"The Mouth in the 'Gates of Prayer' is many mouths. It is firstly the mouth of Hannah, a barren woman in the Bible's book of Samuel, gestures in silent agony toward God in hope of bearing a child. However, the orifice of spiritual symbolism is also an ordinary place, a daily entry point of sustenance and an origin of sound. Breninger's heavily worked and reworked of his own and his wife's lips constitute a personal statement about the gamut of experiences lived out of one body. The mouth is a site of extreme pleasure and pain - it grimaces and grins, pouts and peckers, smirks and smiles, trembles and closes tight. It is one of the most sensitive organs of the body.
Breninger's obsession with the human visage is not exceptional. It is, however, uniquely disturbing and... functions as a metanym for humanity at large, with its primitive needs, mortal flesh and fallible ego. Its contortions echo our own dreams, fears, doubts and assertions. For Breninger the human body is not a happy body, but one tormented by the extreme responsibilities and ecstasy of being alive."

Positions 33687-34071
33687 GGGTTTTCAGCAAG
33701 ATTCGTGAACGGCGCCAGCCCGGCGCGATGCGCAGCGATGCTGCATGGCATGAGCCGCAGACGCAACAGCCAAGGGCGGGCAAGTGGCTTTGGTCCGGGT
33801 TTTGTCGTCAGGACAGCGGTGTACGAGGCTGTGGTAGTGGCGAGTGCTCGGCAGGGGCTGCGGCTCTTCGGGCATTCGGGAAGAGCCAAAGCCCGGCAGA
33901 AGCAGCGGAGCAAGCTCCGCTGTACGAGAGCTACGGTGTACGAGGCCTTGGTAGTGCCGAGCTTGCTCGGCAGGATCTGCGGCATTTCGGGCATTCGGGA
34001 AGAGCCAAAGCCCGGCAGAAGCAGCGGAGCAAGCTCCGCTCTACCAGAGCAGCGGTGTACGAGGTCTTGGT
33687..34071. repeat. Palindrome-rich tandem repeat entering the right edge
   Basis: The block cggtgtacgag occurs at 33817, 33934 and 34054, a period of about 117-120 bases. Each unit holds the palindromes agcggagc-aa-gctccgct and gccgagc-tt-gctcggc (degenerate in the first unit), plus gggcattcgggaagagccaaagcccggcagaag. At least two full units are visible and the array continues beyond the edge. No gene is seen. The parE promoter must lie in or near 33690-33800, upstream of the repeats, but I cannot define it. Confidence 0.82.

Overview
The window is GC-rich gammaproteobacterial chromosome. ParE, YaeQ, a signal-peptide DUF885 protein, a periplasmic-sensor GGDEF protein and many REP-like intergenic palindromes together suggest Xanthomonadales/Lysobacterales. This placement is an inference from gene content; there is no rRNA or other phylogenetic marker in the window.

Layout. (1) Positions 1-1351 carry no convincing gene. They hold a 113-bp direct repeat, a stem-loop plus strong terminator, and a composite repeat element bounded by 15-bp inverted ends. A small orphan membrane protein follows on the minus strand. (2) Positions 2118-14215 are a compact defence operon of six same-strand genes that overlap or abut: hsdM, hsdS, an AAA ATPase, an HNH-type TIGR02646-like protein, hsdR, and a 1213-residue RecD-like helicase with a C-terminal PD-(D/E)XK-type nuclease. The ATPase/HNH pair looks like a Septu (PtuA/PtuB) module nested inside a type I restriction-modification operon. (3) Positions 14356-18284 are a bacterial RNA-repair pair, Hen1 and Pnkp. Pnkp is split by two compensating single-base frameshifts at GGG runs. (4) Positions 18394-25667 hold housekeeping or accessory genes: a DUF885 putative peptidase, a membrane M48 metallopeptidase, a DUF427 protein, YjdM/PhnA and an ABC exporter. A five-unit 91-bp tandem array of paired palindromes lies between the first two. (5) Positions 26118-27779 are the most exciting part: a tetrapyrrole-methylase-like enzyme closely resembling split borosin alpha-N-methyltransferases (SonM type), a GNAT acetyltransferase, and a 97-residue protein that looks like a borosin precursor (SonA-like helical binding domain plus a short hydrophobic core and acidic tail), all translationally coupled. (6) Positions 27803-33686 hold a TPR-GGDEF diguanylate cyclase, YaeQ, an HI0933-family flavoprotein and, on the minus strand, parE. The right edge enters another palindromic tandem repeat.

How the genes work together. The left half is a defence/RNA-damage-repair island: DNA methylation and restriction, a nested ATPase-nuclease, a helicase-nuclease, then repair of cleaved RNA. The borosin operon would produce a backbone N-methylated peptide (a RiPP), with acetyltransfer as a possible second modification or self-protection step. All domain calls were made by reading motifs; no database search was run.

Christ's Wounds, the Sublime and the Ordinary
Anna Clabburn (Catalogue Essay: Stigma, 1997)
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